Welcome to a new week! Let’s try to get through this one with grace, kindness, and goodwill toward our fellow people. To help you on your journey, here is another installment of our empathy round-up, brought to you by needing a nap after talking about your feelings. These articles focus on people literally putting themselves in the shoes of a marginalized person. It’s not easy work, but absolutely worth doing.
- A company that packages pills for those who have to take a lot of pills — the elderly and those with chronic illnesses — puts its employees through an “empathy training” orientation in which they have to interact with pill bottles through thick glasses that impair their vision and with gloves that reduce their dexterity. The trainer reminds them while they’re fumbling with difficult-to-open and difficult-to-read pill bottles that just one pill dropped on the floor could mean a sick or dead grandchild or beloved pet. No pressure! It’s a great example of empathy at work in design and customer service.
- And in San Francisco, a group of prosecutors and police officers took a three-day immersion course in homelessness that allowed them to “fully take in and absorb a reality that can’t just be swept away.” The course is run by Glide Memorial Church, which regularly fights for the poor and disenfranchised with a goal of radical inclusivity.
The rabbi tells each person in the group to spend 20 minutes “meandering” down the street, trying to be “as present as possible.” “I want you to notice beauty, ” he tells them — but also “spend maybe a third or half of your time looking at the pain.”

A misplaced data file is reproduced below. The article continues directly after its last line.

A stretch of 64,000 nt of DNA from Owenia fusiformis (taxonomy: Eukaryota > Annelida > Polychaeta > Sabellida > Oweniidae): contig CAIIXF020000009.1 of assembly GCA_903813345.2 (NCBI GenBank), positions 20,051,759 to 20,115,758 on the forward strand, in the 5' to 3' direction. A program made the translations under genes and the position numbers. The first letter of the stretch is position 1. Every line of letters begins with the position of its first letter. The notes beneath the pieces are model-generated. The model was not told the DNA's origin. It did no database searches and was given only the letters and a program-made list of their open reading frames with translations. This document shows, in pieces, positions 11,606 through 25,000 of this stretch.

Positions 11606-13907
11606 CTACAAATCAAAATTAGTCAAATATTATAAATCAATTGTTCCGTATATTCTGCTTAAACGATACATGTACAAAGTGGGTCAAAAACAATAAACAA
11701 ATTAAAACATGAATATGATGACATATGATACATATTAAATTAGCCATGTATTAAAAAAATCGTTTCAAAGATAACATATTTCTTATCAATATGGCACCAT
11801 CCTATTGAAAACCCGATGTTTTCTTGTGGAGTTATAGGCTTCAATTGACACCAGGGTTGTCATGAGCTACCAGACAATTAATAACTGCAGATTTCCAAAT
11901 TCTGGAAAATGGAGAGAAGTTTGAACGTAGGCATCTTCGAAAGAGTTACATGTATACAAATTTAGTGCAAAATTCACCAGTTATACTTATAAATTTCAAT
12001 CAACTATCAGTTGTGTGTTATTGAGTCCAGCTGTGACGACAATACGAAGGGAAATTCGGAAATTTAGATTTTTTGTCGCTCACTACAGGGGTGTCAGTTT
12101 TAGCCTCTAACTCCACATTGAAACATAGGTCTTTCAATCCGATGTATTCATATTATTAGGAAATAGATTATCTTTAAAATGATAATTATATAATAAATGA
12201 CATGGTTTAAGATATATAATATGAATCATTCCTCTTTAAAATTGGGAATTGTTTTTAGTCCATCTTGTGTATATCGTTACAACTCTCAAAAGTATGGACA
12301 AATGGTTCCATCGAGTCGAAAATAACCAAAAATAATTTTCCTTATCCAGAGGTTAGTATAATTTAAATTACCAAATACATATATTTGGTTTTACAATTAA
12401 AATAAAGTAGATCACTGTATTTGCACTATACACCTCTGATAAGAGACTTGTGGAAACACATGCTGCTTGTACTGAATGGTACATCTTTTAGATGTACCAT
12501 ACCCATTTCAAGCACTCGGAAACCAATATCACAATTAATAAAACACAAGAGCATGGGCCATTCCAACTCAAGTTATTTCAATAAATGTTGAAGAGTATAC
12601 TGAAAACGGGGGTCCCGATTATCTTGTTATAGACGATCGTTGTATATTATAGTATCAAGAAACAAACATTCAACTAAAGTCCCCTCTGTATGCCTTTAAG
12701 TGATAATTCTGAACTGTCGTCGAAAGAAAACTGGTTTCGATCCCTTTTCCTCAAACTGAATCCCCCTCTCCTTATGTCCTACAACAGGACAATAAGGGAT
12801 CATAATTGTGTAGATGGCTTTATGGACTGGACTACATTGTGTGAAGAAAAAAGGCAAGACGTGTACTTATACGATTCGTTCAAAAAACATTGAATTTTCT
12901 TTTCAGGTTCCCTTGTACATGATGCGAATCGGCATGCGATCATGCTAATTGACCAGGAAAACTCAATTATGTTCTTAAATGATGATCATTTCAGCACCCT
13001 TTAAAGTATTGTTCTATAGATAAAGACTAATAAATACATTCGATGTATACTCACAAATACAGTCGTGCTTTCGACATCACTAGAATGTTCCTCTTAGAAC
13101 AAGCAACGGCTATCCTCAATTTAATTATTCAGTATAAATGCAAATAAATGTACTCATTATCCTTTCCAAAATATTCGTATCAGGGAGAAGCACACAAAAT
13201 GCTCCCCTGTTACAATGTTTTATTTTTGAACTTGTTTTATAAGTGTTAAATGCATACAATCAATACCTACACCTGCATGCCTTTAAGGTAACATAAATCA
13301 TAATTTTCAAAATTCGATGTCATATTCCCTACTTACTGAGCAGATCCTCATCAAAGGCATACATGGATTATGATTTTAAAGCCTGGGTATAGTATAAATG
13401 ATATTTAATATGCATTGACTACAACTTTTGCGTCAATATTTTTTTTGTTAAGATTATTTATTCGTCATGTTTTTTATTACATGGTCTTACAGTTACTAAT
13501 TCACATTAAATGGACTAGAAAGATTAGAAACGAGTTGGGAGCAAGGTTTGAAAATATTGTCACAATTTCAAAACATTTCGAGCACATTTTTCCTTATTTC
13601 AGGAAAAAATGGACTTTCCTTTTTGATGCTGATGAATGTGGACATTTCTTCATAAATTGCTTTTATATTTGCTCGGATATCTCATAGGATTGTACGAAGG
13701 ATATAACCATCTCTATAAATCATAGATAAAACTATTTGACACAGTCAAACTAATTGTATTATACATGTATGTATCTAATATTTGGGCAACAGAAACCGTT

He points out the Four Seasons Hotel a few blocks away, where some rooms cost more than $700. Where they are standing, he says, you can at the same time see that temple of privilege and a desperate person rifling through trash.
He asks that they hold both realities in their heads “and maybe let that break you a little.”
- Finally, here is the story of Alka Gunjal, a woman in India who has taken the sex workers in her community into her heart in a big way. She has educated them on the importance of HIV testing, leading many of them to get tested and seek treatment; she works with area law enforcement to speak on behalf of the 2,000 sex workers that she has touched with her outreach; she has created support groups among the workers; she works to protect their children from sexual predators and enroll them in school. All of this because she was curious as a child about why a woman would become a sex worker and realized that the choice to do so didn’t mean that they were bad people. She confronted her own biases early on in life and has turned it into years of advocacy that has saved lives.
As you head into this week, maybe try to put yourself in someone else’s shoes. It could be your annoying coworker, it could be the guy asking you for change on the street, it could be someone fumbling in front of you in line at the grocery store. Just take a breath, ask yourself how you can help, and let’s see what kind of good we can bring about. Sound good? Good.